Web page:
You may have seen the advertisements for Merck’s Gardasil vaccine encouraging young women to protect themselves against cervical cancer, or admonishing parents for not vaccinating their children early enough. These ads tout the life-saving potential of Gardasil as “the only cervical cancer vaccine.”
But how did Gardasil become a cervical cancer vaccine when its primary utility is protecting against certain strains of the human papillomavirus (HPV)? We spoke with Dr. Samantha Gottlieb, whose upcoming book, Not Quite a Cancer Vaccine: Selling HPV and Cervical Cancer, explores the public health and cultural context in which this vaccine was (and still is) marketed.
Even before Gardasil was first approved, Merck was marketing it as a cervical cancer vaccine rather than a way to protect against HPV. Gottlieb attended a continuing education session for doctors who specialize in gynecological pathologies, funded by pharmaceutical companies including Merck. During the session, doctors were asked, “Wouldn’t it be great if there was a vaccine to prevent cervical cancer from HPV?”
After Gardasil’s approval, advertisements came out encouraging young women to get the vaccine to be “one less” victim of cervical cancer and telling parents to vaccinate their children. To fend off controversy, Merck “very deliberately avoided talking about sexuality,” says Gottlieb. Instead, they used the “cancer vaccine” angle to lobby state legislators to make it required in public schools.
However, this strategy backfired when parents and legislators caught wind of the lobbying, and Gardasil became caught up in the nationwide debate on vaccine safety. Ten years after Gardasil’s approval, only 50% of adolescent girls have received the vaccine, making it one of the most underutilized vaccines in the country.
When asked about lobbying legislators or their alarming ads, the makers of Gardasil maintain that they are raising awareness about HPV and educating the public. “When we talk about interacting with states at the government level, our actions have always focused on one thing: education. The message was, ‘Here’s what you should know about the virus,” said Beverly Lybrand, former Merck VP and manager of the HPV franchise, in a 2007 interview with AdWeek.
Indeed, few people knew anything about HPV before Gardasil came out. However, Gottlieb questions whether drug companies should be the most prevalent source of information on medical conditions. Merck’s advertising campaign has essentially shaped what the public knows about HPV for the past ten years, which has led to some good and some not-so-good outcomes.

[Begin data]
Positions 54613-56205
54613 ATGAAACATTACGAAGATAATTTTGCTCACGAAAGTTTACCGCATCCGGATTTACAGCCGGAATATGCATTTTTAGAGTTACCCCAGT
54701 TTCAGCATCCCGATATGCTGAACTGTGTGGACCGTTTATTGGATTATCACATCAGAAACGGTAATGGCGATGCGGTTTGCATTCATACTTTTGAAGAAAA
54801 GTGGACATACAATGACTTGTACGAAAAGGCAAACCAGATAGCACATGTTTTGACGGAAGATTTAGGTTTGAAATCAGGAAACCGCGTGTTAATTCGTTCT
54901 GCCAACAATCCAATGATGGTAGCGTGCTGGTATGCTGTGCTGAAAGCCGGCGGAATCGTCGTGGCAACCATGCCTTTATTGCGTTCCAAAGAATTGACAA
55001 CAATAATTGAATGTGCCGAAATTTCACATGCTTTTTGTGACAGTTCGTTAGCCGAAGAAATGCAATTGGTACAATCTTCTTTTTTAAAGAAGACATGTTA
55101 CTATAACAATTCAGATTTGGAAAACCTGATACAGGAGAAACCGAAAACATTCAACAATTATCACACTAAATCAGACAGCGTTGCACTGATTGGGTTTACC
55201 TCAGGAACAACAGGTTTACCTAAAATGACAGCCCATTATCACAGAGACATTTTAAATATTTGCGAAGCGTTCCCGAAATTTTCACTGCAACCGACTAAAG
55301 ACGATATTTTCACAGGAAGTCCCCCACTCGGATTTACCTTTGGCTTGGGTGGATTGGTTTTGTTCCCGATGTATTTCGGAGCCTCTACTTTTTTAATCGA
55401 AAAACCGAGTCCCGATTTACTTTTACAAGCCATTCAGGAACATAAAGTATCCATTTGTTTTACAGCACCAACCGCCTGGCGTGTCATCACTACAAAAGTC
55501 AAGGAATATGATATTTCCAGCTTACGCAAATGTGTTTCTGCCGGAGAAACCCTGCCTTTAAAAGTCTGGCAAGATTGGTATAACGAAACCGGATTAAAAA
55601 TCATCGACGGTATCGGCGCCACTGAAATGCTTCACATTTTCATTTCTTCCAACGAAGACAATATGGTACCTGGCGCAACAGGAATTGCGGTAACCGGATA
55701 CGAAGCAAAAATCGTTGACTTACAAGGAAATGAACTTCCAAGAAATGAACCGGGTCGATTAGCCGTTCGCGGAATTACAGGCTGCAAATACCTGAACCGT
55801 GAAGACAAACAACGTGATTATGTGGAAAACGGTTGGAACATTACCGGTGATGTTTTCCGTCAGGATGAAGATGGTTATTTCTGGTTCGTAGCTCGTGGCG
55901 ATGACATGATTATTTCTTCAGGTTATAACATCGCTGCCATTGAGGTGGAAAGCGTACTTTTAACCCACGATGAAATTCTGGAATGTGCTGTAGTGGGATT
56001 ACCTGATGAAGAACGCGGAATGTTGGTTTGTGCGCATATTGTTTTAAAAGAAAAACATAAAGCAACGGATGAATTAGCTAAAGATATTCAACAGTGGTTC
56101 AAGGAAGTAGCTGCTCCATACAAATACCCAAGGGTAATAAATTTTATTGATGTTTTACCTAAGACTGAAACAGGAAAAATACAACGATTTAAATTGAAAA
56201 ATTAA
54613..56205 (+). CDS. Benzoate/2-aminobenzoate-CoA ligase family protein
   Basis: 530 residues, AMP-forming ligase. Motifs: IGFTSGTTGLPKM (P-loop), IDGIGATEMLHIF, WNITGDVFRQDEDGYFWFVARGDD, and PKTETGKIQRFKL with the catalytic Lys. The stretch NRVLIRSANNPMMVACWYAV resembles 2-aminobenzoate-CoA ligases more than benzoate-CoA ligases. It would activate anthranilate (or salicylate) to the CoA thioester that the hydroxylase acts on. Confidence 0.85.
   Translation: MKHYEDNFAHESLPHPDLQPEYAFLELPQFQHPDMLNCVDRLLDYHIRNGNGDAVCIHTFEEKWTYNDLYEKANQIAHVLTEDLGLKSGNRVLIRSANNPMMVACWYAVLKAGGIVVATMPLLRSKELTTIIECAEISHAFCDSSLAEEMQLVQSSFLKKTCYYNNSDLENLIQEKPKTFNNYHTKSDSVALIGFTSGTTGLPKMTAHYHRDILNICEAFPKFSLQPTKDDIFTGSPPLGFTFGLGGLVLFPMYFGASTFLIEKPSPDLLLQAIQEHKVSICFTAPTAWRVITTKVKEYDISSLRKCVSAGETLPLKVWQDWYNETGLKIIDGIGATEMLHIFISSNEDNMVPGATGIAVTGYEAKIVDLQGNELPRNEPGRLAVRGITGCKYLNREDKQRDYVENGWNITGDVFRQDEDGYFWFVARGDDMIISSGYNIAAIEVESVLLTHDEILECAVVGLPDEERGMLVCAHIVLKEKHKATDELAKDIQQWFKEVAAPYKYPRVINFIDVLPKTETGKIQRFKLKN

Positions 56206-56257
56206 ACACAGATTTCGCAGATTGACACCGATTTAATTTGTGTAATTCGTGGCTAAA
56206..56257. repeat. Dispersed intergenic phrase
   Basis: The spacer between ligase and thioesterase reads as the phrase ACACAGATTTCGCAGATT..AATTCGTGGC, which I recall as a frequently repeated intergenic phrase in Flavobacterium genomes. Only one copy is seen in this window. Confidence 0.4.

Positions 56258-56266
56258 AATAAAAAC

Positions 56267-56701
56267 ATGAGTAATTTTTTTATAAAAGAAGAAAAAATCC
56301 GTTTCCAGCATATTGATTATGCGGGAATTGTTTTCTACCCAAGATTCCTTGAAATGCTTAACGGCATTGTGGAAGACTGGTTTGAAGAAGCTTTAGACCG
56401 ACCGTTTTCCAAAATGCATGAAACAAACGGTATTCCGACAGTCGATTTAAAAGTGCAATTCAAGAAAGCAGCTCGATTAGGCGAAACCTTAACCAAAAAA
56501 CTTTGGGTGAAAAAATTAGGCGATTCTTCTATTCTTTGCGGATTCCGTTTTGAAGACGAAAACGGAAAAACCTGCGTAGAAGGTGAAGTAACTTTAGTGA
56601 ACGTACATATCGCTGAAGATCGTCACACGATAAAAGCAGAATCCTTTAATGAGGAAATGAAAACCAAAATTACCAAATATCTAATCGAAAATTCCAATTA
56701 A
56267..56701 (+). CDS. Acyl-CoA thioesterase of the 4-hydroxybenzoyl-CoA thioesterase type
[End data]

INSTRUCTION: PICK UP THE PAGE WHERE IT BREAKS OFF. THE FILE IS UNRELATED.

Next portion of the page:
Before Gardasil, HPV was rarely discussed with patients, because it was extremely common, there wasn’t much patients could do about it, and most of the time it didn’t lead to cancer. Since Gardasil was approved, the vaccine has reduced the prevalence of HPV in young women, which is a great development. However, the incidence of cervical cancer and mortality from cervical cancer in the U.S. have remained almost exactly the same, at the low rate they’ve been since Pap smears have become more accessible and routine.
However, that’s not what you would think by watching Gardasil commercials. Merck’s campaign makes cervical cancer seem impending, terrifying, and preventable only by the vaccine. The ads neglect to mention that Pap smears and the HPV test are the most effective ways to catch and prevent cervical cancer. “These ads create anxiety and fear when literally nothing in existing gynecological practice has changed!” says Gottlieb.
The early advertising campaign also left out other types of cancer caused by HPV that can affect men, because the vaccine was only approved for women at the time. This unnecessarily gendered HPV as a disease that just affects women, missing an opportunity to increase awareness of and reduce rates of HPV in men.
Gottlieb is decidedly not against the HPV vaccine, but she thinks there is much more we could be doing to reduce the incidence of cancer caused by HPV – for example, increasing access to regular Pap smears and advocating for a male HPV test, as there is none currently recommended for men.
In the absence of honest discussions on difficult topics, drug companies fill the void of information. “The marketing around Gardasil tried to oversimplify very complex discussions about vaccines, sexuality, and cancer prevention,” says Gottlieb. These are discussions we need to be able to have with our children and our doctors, to prevent more HPV and cancer.
Despite Merck’s insistence that scary ads are educational, there’s no need to stigmatize HPV or make people afraid. “We should be telling people, you will likely get HPV and will probably be okay,” says Gottlieb.